Mary Law Harris, 88, a former reporter, feature writer and publicist and a longtime Washington resident, died Saturday at the Wisconsin Avenue Nursing Home. She had a heart ailment.

Born in Wilsonia, W. Va., Mrs. Harris was reared there, in Westport, Conn., and in Washington, where she moved with her family in 1905. She graduated from the old Business High School.

Before World War I, she worked in temporary jobs at the Agriculture, Justice and old War departments and as a reporter for the old Washington Herald newspaper.

During World War I, she went to work for the House Military Affairs Committee, handling correspondence from servicemen and their relatives.

Mrs. Harris returned to the Herald after the war, where she met and married the newspaper's managing editor, Edwin V. (Ted) Harris, whom she later divorced. An earlier marriage to Edward Merton Law, a real estate broker, also ended in divorce.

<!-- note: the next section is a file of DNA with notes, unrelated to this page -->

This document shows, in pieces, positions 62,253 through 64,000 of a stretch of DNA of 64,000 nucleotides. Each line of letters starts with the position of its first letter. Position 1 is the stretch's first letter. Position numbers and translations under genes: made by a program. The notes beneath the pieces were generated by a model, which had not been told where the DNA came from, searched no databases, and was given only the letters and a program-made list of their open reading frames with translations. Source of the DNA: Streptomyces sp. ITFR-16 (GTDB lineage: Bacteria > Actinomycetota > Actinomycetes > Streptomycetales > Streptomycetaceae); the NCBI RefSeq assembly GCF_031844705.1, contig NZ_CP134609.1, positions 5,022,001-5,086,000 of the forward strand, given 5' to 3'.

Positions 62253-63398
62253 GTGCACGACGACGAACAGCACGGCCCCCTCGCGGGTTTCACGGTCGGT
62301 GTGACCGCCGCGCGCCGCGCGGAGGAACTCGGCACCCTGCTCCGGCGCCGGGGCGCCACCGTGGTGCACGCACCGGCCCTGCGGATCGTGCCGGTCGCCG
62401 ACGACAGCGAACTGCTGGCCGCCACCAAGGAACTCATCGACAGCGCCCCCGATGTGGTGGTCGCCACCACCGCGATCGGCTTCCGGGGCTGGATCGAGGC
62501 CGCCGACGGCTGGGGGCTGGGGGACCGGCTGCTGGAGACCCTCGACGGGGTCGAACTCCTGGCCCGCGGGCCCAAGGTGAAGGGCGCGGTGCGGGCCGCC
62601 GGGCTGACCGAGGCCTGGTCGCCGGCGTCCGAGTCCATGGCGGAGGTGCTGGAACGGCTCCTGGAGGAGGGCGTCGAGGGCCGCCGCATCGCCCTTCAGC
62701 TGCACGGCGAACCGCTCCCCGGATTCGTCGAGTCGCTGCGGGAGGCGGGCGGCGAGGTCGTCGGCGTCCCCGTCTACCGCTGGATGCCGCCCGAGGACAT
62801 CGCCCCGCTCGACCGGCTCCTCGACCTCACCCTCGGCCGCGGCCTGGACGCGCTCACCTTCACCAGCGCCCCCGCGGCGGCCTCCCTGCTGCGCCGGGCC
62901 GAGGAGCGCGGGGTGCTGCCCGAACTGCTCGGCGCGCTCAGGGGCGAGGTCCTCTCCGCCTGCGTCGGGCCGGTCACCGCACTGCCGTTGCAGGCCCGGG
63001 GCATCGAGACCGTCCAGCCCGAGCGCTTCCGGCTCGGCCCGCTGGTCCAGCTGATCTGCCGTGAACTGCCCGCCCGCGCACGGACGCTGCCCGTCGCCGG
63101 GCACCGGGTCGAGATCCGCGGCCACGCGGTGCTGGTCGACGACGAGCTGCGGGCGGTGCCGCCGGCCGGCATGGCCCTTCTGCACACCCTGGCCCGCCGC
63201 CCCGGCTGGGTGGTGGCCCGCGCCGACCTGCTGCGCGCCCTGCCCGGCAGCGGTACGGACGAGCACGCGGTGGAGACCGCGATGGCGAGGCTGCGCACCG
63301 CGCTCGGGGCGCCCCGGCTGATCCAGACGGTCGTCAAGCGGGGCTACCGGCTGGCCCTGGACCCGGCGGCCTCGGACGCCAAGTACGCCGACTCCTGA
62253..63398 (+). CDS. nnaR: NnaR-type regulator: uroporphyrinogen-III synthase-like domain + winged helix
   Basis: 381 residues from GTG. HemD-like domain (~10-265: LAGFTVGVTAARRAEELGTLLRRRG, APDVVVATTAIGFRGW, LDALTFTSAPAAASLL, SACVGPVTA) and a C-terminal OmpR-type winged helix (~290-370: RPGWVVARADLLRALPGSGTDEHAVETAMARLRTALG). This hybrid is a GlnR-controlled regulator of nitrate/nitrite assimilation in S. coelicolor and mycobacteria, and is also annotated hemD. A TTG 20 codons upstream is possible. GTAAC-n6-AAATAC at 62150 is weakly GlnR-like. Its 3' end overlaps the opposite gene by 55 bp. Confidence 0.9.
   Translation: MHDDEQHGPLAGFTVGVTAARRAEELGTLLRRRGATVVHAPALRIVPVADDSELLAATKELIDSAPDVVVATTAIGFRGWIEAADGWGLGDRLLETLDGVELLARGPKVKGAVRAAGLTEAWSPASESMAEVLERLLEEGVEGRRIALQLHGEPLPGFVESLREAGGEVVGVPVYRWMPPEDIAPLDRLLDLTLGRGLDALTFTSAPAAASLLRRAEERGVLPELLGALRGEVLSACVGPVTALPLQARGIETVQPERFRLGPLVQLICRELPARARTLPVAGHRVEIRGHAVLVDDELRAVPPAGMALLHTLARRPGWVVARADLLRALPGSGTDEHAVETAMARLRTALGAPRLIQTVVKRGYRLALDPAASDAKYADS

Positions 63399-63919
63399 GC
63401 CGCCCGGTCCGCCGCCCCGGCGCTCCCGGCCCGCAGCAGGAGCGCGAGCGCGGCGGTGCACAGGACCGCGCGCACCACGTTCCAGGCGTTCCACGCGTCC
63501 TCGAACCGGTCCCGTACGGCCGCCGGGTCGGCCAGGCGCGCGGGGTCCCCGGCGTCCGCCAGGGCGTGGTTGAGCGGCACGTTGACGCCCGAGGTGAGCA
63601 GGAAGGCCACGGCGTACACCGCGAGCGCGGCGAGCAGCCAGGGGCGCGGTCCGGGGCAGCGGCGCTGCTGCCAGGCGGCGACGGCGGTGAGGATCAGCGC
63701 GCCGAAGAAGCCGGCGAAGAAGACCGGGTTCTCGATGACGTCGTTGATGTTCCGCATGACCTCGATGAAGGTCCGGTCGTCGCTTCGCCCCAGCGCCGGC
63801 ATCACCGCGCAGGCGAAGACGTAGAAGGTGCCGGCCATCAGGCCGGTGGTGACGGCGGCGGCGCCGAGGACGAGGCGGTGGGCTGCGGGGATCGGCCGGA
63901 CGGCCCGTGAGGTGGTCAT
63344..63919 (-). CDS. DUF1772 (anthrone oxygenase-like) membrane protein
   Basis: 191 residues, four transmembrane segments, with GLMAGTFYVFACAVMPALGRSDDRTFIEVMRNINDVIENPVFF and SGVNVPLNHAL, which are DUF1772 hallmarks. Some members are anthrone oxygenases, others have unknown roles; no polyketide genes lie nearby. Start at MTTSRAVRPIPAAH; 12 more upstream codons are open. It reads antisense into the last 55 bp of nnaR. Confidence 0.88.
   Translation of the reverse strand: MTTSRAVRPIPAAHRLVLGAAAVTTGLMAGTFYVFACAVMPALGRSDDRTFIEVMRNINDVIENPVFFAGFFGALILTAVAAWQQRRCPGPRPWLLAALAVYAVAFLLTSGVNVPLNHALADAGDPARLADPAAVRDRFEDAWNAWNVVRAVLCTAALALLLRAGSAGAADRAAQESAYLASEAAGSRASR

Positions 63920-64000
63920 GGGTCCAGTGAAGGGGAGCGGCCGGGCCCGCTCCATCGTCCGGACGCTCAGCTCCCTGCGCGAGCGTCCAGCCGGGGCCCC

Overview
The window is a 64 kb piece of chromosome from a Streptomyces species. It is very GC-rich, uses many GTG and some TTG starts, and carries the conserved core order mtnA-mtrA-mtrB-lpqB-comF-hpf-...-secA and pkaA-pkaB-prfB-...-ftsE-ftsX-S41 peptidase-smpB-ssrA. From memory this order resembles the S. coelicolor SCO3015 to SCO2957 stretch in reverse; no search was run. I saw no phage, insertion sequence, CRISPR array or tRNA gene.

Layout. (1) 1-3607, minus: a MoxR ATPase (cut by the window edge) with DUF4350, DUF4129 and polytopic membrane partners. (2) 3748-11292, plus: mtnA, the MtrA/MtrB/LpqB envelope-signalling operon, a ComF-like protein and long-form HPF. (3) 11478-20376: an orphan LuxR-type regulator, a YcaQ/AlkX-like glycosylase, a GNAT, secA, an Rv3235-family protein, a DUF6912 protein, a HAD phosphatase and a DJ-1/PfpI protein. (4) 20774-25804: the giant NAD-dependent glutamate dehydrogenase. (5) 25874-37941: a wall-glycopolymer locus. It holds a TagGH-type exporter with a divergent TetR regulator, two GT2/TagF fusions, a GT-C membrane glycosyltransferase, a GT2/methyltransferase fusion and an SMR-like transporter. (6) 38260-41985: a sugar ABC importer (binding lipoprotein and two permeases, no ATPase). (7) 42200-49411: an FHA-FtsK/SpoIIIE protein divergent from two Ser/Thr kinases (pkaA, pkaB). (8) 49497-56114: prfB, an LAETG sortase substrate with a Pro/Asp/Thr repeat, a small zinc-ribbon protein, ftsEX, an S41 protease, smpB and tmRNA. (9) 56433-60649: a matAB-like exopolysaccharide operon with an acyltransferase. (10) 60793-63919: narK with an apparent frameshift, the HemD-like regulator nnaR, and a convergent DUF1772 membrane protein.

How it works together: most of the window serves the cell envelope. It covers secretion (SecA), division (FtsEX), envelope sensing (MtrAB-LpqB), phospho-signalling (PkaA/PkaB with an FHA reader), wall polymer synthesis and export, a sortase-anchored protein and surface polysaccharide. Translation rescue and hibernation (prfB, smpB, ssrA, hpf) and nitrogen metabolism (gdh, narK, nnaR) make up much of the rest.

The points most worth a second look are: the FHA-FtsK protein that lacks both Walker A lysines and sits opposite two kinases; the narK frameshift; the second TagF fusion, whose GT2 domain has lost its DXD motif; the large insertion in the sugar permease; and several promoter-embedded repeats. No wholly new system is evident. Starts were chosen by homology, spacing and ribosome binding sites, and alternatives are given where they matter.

She then worked as a Washington publicist, representing clients such as society orchestra leader Meyer Davis, who appeared at the old Willard Hotel in those days.

During Prohibition, Mrs. Harris' clients included private clubs such as Le Paradis and the Club Chantecler, and later, the Shoreham Hotel, now the Shoreham Americana.

In 1954, when The Washington Post purchased the Washington Times-Herald, Mrs. Harris was hired as the newspaper's restaurant and night club editor, a position she held for 10 years before resuming her career as a publicist.

Besides her regular newspaper jobs, she wrote feature stories on the Washington scene for a number of New York publications, including the New York World and the New York Telegram and Hearst newspapers.

Survivors include a son, John Law Harris of Clearwater, Fla.; a daughter, Vivian Feldt of Arlington, eight grandchildren and 17 great-grandchildren. A son, Donald L. Harris, died in 1978.